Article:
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  • Ethiopians protested IS killings in mass rally

    Angry Ethiopians have demonstrated today in Addis Ababa to condemn the IS killings and call for a more prompt government action. The move came as parliament weighed a response to the killings.

    Hundreds of protesters departed from the homes of two of the victims and tried to reach Meskel Square on Tuesday but police blocked them. They also tried to go to the Parliament but were blocked again.

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  • Bust lock-down: Bra only unhooks for love, true love

    Japanese lingerie company Ravijour doesn't want its customers to settle for anything less than true love. That's why it developed the True Love Tester, a bra with a mission to keep its contents contained until the wearer is really head over heels. Ravijour calls it "a revolutionary bra that knows how women truly feel." A promotional video implies the brassiere could help save women from one-night stands with less-than-savory men.

    The bra contains a heart-rate sensor and sends the data it collects, via Bluetooth, to an app for analysis. The app calculates what the designers call the "true love rate," comparing the readings to activities like shopping, watching a horror movie, flirting, jogging, or receiving a surprise gift.

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  • Alexis Sanchez dumped by Laia Grassi over issues in the bedroom

    Alexis Sanchez was dumped by his girlfriend Laia Grassi because he could not provide the goods in the bedroom, reports Chilean newspaper La Cuarta.

    The Gunners star saw his face eradicated from Grassi's Instagram account last week in what was the clearest indication that the two had parted ways.

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  • Cow Leads Police On Wild Chase After Escaping From Idaho Butcher Shop

    A cow being prepared for slaughter refused to go down without a fight as it escaped from a butcher shop and led police on a wild chase through neighborhood streets.

    The 1,000 pound cow was on the chopping block at Anderson Custom Pack, a meat processing company in Pocatello, Idaho. Authorities say the cow jumped a six foot fence and the chase was on.

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  • Man Plans To Have Coffee With Each Of His 1,000 Facebook Friends

    In this day and age, we are more apt to strike up a conversation with someone we don’t know personally through social media than we are with the person sitting next to us on the bus or the subway. Australian student Matt Kulesza Wants to rekindle good old fashioned face time with real, live human being. So he is taking the next 3 years to meet and have coffee with each and every one of his 1,000 friends on Facebook.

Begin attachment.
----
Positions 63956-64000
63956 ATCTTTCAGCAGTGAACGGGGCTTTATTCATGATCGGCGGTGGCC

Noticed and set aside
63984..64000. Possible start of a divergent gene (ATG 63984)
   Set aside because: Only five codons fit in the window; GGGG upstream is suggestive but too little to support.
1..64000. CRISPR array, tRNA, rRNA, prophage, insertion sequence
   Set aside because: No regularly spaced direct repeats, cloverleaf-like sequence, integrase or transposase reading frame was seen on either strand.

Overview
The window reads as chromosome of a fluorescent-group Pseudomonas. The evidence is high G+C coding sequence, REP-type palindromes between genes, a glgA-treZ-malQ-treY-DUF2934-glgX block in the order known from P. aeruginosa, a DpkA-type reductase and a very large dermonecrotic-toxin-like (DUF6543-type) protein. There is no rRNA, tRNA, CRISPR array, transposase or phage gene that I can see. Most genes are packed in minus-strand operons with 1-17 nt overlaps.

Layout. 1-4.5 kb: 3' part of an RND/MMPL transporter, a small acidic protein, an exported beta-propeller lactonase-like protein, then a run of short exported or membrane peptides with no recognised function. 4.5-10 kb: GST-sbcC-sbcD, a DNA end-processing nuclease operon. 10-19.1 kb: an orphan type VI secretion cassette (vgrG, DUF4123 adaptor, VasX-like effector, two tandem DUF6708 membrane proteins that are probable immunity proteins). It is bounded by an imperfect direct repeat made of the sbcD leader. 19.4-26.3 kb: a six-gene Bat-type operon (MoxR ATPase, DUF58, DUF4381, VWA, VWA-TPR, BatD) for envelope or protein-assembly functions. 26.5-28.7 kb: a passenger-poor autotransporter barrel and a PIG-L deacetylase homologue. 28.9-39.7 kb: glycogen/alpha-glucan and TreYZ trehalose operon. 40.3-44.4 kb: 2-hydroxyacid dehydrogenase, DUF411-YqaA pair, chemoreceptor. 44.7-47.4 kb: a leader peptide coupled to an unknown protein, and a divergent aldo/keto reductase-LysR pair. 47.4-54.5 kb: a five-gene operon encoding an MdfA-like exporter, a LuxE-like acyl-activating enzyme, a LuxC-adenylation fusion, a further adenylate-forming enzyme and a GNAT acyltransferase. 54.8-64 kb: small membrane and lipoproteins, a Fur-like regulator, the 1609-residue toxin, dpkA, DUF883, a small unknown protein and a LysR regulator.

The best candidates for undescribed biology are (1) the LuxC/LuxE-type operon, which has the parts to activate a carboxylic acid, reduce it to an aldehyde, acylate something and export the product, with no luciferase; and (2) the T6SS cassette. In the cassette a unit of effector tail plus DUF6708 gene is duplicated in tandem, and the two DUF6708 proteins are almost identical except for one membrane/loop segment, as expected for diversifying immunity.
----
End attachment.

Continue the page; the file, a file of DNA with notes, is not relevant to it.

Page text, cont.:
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  • Ethiopia: Ethio telecom announces 3.64 billion Br (182 Million USD) gross profit for the last three months operations

    Ethiopia’s state-owned telecom monopoly has seen first quarter operations bring its books 3.64 billion Br gross profit, from an operating revenue of over five billion Birr. Its profit, described by its corporate communications head, Abdurahim Ahmed, as “remarkable results”, represents an 11pc growth compared to the same period last year.

    However, ethio telecom’s operating revenue is five percent short of its plan, yet experienced a 20pc growth in comparison with the same period last year. Of this, about 70pc was earned from mobile services. International call service, data and internet accounts about 10.5pc and 13.3pc of the general revenue, respectively.

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  • Ethiopia issues unfamiliar investor warning over war and famine

    The document, seen by the Financial Times, is a sobering reminder of the risk of investing in one of Africa’s less developed nations. With gross domestic product per capita at less than $550 per year, Ethiopia is the poorest country yet to issue global bonds.

    In the 108-page prospectus, issued ahead of its expected $1bn bond, Ethiopia tells investors they need to consider the potential resumption of the Eritrea-Ethiopia war, which ended in 2000, although it “does not anticipate future conflict”.